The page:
Saturday, January 19, 2013

One year followup - ream and run for Walch B2

One of the operations we offer to patients with shoulder arthritis is the ream and run procedure. We will discuss this operation more in subsequent posts, but in brief it is a method of shoulder joint replacement arthroplasty that avoids the potential risks associated with a plastic socket. 

The chart above shows how the Simple Shoulder Test (SST) is used to document the recovery of patient self-assessed comfort and function after a ream and run procedure for shoulder arthritis. The data represent the average recovery from a consecutive series of over 100 patients with at least two years of post surgical follow-up. The vertical axis represents the total number of SST questions answered 'yes', while the horizontal axis represents the years after surgery. The dots show individual data points and the lines show the average (plus or minus one standard deviation) for all the patients.
Since, on average, patients having the ream and run live over 500 miles from our center, routine office visits are impractical for them.  Because patients mail or email their results to us, we have been able to keep close tabs on their recovery using the Simple Shoulder Test.

The full article was recently published in the JBJS and discussed in this post.

This weekend I received a nice email and video from a young man who, when we first met a year ago, was on major pain medications because of a severely arthritic and painful shoulder that prevented most activities.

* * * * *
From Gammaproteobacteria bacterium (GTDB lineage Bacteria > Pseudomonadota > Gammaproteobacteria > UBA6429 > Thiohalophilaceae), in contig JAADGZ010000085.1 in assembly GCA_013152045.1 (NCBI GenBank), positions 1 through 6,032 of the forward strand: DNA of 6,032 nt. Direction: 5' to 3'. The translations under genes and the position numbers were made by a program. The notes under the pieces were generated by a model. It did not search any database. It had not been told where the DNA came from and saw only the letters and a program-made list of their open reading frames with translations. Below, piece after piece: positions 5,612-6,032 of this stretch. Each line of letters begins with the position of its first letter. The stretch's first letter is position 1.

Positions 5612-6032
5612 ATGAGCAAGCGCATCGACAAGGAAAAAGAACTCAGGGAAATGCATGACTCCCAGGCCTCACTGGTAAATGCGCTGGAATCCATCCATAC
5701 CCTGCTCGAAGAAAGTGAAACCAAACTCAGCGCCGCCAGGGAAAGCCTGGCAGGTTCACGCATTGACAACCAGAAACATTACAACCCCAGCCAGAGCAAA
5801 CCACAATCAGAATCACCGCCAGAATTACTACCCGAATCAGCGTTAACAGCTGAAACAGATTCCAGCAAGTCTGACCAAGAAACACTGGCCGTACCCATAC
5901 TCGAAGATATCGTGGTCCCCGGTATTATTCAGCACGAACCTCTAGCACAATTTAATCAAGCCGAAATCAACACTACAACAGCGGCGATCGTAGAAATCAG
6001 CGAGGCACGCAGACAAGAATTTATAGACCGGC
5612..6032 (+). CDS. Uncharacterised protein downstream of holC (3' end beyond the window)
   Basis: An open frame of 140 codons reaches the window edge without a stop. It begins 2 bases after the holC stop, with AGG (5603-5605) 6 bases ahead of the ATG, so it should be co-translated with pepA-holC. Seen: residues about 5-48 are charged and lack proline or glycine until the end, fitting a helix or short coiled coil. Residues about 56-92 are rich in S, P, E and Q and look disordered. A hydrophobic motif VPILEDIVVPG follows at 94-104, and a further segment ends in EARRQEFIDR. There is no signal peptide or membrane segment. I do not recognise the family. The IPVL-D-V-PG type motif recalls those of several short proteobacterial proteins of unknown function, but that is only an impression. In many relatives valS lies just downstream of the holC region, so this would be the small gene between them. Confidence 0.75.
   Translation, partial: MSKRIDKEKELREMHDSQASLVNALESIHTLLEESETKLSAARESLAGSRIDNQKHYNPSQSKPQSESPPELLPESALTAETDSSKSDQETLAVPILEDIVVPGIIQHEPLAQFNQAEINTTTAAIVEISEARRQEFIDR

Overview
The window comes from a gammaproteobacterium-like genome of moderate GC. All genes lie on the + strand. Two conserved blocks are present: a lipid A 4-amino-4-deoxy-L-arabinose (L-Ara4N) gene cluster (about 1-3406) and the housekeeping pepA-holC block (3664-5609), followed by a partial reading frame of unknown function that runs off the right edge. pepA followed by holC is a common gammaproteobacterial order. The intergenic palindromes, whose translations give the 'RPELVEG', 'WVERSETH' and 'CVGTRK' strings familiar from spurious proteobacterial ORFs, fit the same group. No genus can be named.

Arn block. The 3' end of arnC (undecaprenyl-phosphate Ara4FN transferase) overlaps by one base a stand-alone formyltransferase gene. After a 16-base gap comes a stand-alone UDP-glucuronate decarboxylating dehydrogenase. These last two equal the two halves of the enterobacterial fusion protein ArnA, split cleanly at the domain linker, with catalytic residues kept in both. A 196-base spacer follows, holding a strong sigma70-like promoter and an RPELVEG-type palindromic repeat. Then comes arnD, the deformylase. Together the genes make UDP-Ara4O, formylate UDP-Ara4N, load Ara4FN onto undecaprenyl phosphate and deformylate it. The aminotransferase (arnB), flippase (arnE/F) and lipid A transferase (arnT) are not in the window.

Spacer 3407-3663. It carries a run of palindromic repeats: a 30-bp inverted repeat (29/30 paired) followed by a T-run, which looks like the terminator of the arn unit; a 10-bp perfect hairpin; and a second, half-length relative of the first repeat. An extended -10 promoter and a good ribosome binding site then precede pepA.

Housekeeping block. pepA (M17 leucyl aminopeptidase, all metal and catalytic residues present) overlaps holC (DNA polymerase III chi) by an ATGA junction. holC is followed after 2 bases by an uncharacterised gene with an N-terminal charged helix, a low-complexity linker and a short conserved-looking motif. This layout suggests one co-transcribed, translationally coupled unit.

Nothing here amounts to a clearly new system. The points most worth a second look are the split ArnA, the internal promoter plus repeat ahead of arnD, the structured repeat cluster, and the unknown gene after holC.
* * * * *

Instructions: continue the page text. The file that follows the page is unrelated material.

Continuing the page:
His SST was only three and his X=rays showed a Walch B2 glenoid.

Knowing it was going to be a long hard road. He elected to have a ream and run
He has been incredibly faithful with not only with his shoulder exercise program, but also with his aerobic fitness. He now takes no pain medications. His SST is now 7. If we look at the graph above, we can see that his improvement is exactly parallel to the heavy black line (the average), it's just that he started further down on the scale. This give us confidence that he will continue to progress upward over the next year.
His one year films are shown below, demonstrating a single glenoid concavity and a stable shoulder. I'm very proud of his effort!

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You may be interested in some of our most visited web pages including:shoulder arthritis, total shoulder, ream and runreverse total shoulderCTA arthroplasty,  and rotator cuff surgery.